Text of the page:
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To War With The Bays: 68 - Considering The Facts

...Out on scheme across country. I (and many more) think it's a terrible thing to do, to go round mowing down vines and crops. Wilful destruction. Some tanks got bogged down. In afternoon watched a lot of twerps milling around.' Next day we found that some tanks had ploughed up our football pitch!..

Jack Merewood is less than impressed that good Italian farmland has to be destroyed when he and his colleagues carry out tank manouvres.

In March we began serious training with the tanks, but we didn't endear ourselves to the local farmers. They were extremely upset, and I had every sympathy for them, because we were driving across fields of growing crops, cutting wires in orchards on which vines were growing and tearing up the cultivated land. The Italians stood and watched helplessly, protesting loudly, as we ruined their fields. We ourselves felt there were other areas where we could drive the tanks instead of wantonly destroying the farmland. Sometimes we'd drive to the coast and fire our guns out to sea.

15 March: 'Out on scheme across country. I (and many more) think it's a terrible thing to do, to go round mowing down vines and crops. Wilful destruction. Some tanks got bogged down. In afternoon watched a lot of twerps milling around.' Next day we found that some tanks had ploughed up our football pitch!

On Saturday, 17 March, I had a weekend pass, so spent the time again at Granarolo, where I had as usual an excited reception and handed out chocolate to the children.
So far as the war was concerned little had changed since we were here. Our first farmhouse looked a sad place, for it was now in ruins, but I was surprised to see that our second one was occupied by members of 'A' Squadron. I imagined they were still carrying on the daily 'river run'. My friends told me with relief that there had been little hostile activity since I was there last. I stayed the night with the promise to come again if I could.

20 March: 'Reminiscing ... Aumale ... a year ago since I first met Suzette ... a year already ... On schemes, more destruction of vines, crops and ditches. What a mess we're making on these silly useless schemes.'

We'd straightened out our football pitch so resumed games when we could.

On the 23rd I had a wonderful surprise - Ronnie arrived. Although we wrote often he hadn't said he'd expected to come up to the Regiment, so it was a delight to see him. He was now permanently employed in an office block in a town several miles to the south, but he'd managed both to get away and to borrow a pick-up to come and visit me. The last time we'd seen each other was months ago, when I was in hospital in Caserta. A lot had happened since.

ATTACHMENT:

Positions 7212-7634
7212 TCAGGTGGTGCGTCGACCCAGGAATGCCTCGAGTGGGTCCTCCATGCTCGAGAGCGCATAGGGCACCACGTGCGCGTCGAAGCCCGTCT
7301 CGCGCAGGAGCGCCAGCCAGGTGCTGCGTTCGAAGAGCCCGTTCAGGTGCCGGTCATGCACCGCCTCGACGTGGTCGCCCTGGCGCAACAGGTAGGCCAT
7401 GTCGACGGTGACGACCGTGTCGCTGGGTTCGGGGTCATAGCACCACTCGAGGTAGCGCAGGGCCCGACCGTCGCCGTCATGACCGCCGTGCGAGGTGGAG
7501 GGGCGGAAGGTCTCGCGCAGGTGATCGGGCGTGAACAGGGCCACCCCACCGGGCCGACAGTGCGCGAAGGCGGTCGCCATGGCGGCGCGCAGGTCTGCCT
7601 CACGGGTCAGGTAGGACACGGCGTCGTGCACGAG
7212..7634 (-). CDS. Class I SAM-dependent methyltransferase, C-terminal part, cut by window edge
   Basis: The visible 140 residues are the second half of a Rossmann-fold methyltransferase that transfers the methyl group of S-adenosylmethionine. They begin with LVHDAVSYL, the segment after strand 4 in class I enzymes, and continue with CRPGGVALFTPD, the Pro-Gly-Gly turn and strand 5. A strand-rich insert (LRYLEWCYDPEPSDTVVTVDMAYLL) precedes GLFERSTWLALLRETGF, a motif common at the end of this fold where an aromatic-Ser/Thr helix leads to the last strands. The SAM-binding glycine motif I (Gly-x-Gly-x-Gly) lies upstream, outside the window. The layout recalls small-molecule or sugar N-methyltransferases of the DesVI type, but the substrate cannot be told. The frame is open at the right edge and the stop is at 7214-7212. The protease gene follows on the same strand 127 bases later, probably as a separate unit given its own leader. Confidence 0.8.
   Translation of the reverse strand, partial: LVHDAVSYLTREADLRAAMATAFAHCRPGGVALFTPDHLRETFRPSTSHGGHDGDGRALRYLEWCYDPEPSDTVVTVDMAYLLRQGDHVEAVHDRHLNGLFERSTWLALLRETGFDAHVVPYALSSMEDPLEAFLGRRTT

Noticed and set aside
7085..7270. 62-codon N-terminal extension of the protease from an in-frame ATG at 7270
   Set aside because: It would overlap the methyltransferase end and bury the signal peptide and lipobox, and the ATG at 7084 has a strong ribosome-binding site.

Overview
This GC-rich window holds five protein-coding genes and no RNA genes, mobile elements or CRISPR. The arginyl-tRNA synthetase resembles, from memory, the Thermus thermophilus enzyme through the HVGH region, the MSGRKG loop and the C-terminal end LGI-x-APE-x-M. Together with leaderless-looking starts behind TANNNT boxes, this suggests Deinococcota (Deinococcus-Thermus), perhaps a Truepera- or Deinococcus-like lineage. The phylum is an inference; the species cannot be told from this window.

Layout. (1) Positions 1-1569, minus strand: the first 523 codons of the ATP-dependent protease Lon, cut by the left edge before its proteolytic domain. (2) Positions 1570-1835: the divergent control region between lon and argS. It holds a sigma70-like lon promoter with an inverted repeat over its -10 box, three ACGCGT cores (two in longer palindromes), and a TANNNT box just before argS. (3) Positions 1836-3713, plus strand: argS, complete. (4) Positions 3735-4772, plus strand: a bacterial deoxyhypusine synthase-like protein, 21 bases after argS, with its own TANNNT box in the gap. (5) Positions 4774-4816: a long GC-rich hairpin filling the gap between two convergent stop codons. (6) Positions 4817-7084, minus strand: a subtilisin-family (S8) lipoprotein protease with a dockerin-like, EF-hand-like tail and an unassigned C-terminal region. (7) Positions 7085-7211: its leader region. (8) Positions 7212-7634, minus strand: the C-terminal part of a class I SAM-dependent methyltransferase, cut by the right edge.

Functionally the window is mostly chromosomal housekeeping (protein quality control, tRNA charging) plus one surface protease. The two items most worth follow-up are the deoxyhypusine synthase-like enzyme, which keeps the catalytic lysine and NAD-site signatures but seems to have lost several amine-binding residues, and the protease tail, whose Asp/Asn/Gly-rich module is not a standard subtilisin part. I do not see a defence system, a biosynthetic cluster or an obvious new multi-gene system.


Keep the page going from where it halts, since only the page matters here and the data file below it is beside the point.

Among other things, it was Ronnie's job to notify people at home of the deaths of their relatives killed in action. He said this information was sent to him from the Regiment, and every time he got the list of names he dreaded to look at it in case mine was one of them. It was always upsetting for him when he saw names of boys he had known well. He knew how hard it had been for me when I learned of the deaths of Stan, Ted and the others.

While Ronnie was still with me there was some mail, and among mine were two letters from Aumale, from Suzette and Nanette. Had Suzette and her fiance fallen out? - well you never know - but no, her letter thanked me for the shoes and went on to explain that the man in her life was a French soldier. Although Ronnie had never met Suzette he knew all about her, and now I had a friend with whom I could talk it over. Ronnie always turned up at the right time.

We considered the facts. Suzette certainly had no boyfriend when I was in Aumale, for she would have told me or even if she hadn't someone in her family would have. In any case she would never have been so affectionate had there been someone else. She wouldn't have agreed to write to me either. A few months after we'd left Algeria, along came this soldier. She must have fallen in love with him and told him about me. They had got engaged and he asked her not to write to me again. So she stopped writing. But after two months, as she was still getting letters from me, she felt she must write and explain.

We read her aunt's letter. She was most sympathetic, for she knew how much Suzette meant to me, and how I looked forward to her letters. Ronnie thought it might after all be for the best, but the way I felt just then, I wasn't sure. Perhaps he was right, I didn't know, and I wondered ... would she really marry her Frenchman?

Ronnie's stay wasn't long enough. After three days he had to go back to his office. It was impossible to get away to see him, so we didn't know when we'd meet again. We just hoped it would be soon.

After he left I wrote five letters, my 307th home, and the other four all in French, to Suzette, Nanette, Marie and Lucienne. The French correspondence to Smudger Smith's Algerian girlfriend and all the other squadron sweethearts left behind had long since petered out - to my relief.

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